[Taxacom] canliculate

John Grehan calabar.john at gmail.com
Tue Aug 4 22:42:17 CDT 2020


It is a cross section (transverse) shape. As Mary says, it depends on the
audience for understanding the terminology. With that in mind I will
probably have to stick to descriptive adjectives such as a tubular U-shaped
channel since it is a channel, but neither u or V in cross section, but
closing over slightly at the top like an inverted omega symbol (but without
the lateral extensions of the omega symbol). There will be a photo so in
the end perhaps the words do not mean so much.

John Grehan

On Tue, Aug 4, 2020 at 6:43 PM Dennis During <dcduring at gmail.com> wrote:

> Is the U shape in plan or section?
>
> On Tue, Aug 4, 2020, 14:17 John Grehan via Taxacom <
> taxacom at mailman.nhm.ku.edu> wrote:
>
>> It would be nice if there were a good word for u-shaped, and also for a
>> u-shape that curves medially towards the distal ends (sort of like the
>> Greeek letter omega), but if there isn't, then there isn't ,and will I
>> manage anyway.
>>
>> John Grehan
>>
>> On Tue, Aug 4, 2020 at 2:06 PM Les Watling via Taxacom <
>> taxacom at mailman.nhm.ku.edu> wrote:
>>
>> > I was curious about canaliculate being used to describe a U-shaped
>> > structure so I checked various dictionaries online. One a medical
>> > dictionary made the distinction between canliculate and valleculate. The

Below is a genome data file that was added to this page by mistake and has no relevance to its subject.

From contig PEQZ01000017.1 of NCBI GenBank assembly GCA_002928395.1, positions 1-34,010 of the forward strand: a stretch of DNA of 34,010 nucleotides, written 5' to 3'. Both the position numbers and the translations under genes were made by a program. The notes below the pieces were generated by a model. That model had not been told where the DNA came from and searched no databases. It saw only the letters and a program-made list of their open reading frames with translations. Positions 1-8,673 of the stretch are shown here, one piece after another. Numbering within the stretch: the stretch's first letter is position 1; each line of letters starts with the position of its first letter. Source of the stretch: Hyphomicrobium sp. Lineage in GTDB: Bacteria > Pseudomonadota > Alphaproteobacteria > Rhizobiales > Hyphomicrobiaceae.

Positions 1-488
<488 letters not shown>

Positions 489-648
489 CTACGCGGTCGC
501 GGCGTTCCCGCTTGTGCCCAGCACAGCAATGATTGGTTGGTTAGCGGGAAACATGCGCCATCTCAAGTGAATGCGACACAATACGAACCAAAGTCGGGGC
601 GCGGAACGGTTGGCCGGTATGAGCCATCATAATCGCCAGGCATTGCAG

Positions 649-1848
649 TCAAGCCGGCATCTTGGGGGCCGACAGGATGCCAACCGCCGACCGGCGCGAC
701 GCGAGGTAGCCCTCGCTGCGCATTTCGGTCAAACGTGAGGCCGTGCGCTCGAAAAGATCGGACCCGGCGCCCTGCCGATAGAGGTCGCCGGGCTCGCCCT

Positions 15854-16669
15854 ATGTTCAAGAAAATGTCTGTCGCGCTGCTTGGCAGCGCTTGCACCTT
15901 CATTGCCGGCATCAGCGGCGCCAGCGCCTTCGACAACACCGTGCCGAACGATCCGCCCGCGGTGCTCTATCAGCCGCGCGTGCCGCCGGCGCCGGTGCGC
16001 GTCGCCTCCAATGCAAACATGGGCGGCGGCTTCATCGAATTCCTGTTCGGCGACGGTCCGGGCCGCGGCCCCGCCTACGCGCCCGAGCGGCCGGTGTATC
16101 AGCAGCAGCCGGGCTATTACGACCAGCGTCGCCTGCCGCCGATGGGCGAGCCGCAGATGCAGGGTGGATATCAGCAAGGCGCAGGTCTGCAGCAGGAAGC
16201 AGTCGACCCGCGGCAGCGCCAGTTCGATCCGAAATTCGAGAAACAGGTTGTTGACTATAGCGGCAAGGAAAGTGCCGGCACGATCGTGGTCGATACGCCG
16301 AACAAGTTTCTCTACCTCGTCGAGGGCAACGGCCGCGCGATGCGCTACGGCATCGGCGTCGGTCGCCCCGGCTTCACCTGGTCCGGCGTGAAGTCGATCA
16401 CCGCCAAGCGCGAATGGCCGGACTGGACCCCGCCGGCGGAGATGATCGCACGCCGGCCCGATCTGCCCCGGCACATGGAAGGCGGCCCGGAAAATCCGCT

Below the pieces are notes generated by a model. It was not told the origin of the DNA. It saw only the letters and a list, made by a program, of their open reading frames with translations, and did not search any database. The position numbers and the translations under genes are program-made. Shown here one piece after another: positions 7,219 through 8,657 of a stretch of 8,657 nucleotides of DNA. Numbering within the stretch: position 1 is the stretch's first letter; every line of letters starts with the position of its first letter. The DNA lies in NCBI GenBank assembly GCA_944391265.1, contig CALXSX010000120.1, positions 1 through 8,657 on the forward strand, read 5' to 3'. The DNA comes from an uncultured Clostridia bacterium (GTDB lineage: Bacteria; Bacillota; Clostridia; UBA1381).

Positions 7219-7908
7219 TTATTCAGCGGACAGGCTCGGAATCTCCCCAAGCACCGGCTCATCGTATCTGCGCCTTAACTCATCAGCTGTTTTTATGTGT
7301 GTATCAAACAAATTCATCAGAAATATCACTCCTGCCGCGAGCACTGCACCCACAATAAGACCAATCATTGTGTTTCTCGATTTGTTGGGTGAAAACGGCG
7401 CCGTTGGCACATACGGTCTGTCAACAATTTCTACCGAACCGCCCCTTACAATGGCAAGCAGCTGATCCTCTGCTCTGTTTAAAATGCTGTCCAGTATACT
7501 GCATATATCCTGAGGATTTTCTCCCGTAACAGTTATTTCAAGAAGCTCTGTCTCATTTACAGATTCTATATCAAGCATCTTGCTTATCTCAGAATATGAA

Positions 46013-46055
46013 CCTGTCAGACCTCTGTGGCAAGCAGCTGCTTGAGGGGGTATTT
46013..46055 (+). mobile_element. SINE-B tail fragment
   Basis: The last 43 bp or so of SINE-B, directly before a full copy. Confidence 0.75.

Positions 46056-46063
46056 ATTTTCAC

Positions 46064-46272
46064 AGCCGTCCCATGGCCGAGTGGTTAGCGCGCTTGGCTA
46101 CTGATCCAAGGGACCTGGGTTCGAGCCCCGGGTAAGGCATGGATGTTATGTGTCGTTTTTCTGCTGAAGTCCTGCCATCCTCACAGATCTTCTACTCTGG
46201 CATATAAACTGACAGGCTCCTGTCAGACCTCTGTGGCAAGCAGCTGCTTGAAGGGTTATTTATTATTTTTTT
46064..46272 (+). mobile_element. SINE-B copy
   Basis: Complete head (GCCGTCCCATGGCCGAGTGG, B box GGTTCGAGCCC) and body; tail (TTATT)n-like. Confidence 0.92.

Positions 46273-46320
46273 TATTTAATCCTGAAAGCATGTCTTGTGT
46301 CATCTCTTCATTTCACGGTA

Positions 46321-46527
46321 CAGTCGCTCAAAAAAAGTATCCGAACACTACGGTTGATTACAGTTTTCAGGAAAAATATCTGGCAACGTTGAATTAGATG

>> > former is more like a canal, i.e., with steep sides, and the latter is
>> more
>> > wide valley-like. In the medical dictionary the valleculate is used for
>> > wide depressions and canaliculate for narrower, probably more
>> steep-sided
>> > depressions.
>> >
>> > Geologists tend to just use U-shaped or V-shaped for valleys carved by
>> > glaciers (in the former case) or rivers and streams (in the latter
>> case),
>> > but it seems that maybe medicine and botany have coined specific terms,
>> > based most likely on Latin words, for structures or features with
>> specific
>> > attributes.
>> >
>> > When I first started out in taxonomic work, I was concerned that my
>> > vocabulary of adjectives, in particular, was not very good. So, I
>> bought a
>> > book called Bersteins Reverse Dictionary, which helped a lot, but
>> wasn't as
>> > easy to use as one might think.
>> >
>> > In the end, in taxonomy, words are great if their meaning is not too
>> broad
>> > or ambiguous, but I can also agree with Ken Kinman that maybe using
>> > "U-shaped" is better than trying to come up with a word that has more
>> > precision than that....
>> >
>> > Best,
>> > Les
>> >
>> >
>> >
>> > Les Watling
>> > Professor, Dept. of Biology
>> > 216 Edmondson Hall
>> > University of Hawaii at Manoa
>> > Honolulu, HI 96822
>> > Ph. 808-956-8621
>> > Cell: 808-772-9563
>> > e-mail: watling at hawaii.edu
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